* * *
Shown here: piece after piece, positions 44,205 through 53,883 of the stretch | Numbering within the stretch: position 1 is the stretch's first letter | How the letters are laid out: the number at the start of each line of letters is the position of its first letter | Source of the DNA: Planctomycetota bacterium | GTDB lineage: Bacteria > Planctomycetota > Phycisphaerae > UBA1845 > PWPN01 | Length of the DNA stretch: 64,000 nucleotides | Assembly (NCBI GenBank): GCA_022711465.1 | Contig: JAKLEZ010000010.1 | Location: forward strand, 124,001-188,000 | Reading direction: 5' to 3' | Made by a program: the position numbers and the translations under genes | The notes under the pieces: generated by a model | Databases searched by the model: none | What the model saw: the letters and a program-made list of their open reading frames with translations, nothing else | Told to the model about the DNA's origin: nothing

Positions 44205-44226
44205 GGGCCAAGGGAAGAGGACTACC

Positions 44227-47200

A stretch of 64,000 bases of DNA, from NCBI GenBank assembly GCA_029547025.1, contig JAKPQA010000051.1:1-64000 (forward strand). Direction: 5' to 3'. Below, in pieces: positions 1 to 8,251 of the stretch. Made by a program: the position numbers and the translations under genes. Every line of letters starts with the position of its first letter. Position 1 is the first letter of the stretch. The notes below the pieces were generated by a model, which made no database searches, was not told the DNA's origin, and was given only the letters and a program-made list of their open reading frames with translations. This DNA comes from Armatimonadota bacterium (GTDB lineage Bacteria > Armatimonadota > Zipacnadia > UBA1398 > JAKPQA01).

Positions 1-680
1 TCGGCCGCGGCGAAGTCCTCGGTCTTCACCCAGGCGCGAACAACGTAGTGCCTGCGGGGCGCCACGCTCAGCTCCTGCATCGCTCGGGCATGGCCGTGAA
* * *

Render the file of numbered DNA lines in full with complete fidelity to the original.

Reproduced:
Shown here: piece after piece, positions 44,205 through 53,883 of the stretch | Numbering within the stretch: position 1 is the stretch's first letter | How the letters are laid out: the number at the start of each line of letters is the position of its first letter | Source of the DNA: Planctomycetota bacterium | GTDB lineage: Bacteria > Planctomycetota > Phycisphaerae > UBA1845 > PWPN01 | Length of the DNA stretch: 64,000 nucleotides | Assembly (NCBI GenBank): GCA_022711465.1 | Contig: JAKLEZ010000010.1 | Location: forward strand, 124,001-188,000 | Reading direction: 5' to 3' | Made by a program: the position numbers and the translations under genes | The notes under the pieces: generated by a model | Databases searched by the model: none | What the model saw: the letters and a program-made list of their open reading frames with translations, nothing else | Told to the model about the DNA's origin: nothing

Positions 44205-44226
44205 GGGCCAAGGGAAGAGGACTACC

Positions 44227-47200

A stretch of 64,000 bases of DNA, from NCBI GenBank assembly GCA_029547025.1, contig JAKPQA010000051.1:1-64000 (forward strand). Direction: 5' to 3'. Below, in pieces: positions 1 to 8,251 of the stretch. Made by a program: the position numbers and the translations under genes. Every line of letters starts with the position of its first letter. Position 1 is the first letter of the stretch. The notes below the pieces were generated by a model, which made no database searches, was not told the DNA's origin, and was given only the letters and a program-made list of their open reading frames with translations. This DNA comes from Armatimonadota bacterium (GTDB lineage Bacteria > Armatimonadota > Zipacnadia > UBA1398 > JAKPQA01).

Positions 1-680
1 TCGGCCGCGGCGAAGTCCTCGGTCTTCACCCAGGCGCGAACAACGTAGTGCCTGCGGGGCGCCACGCTCAGCTCCTGCATCGCTCGGGCATGGCCGTGAA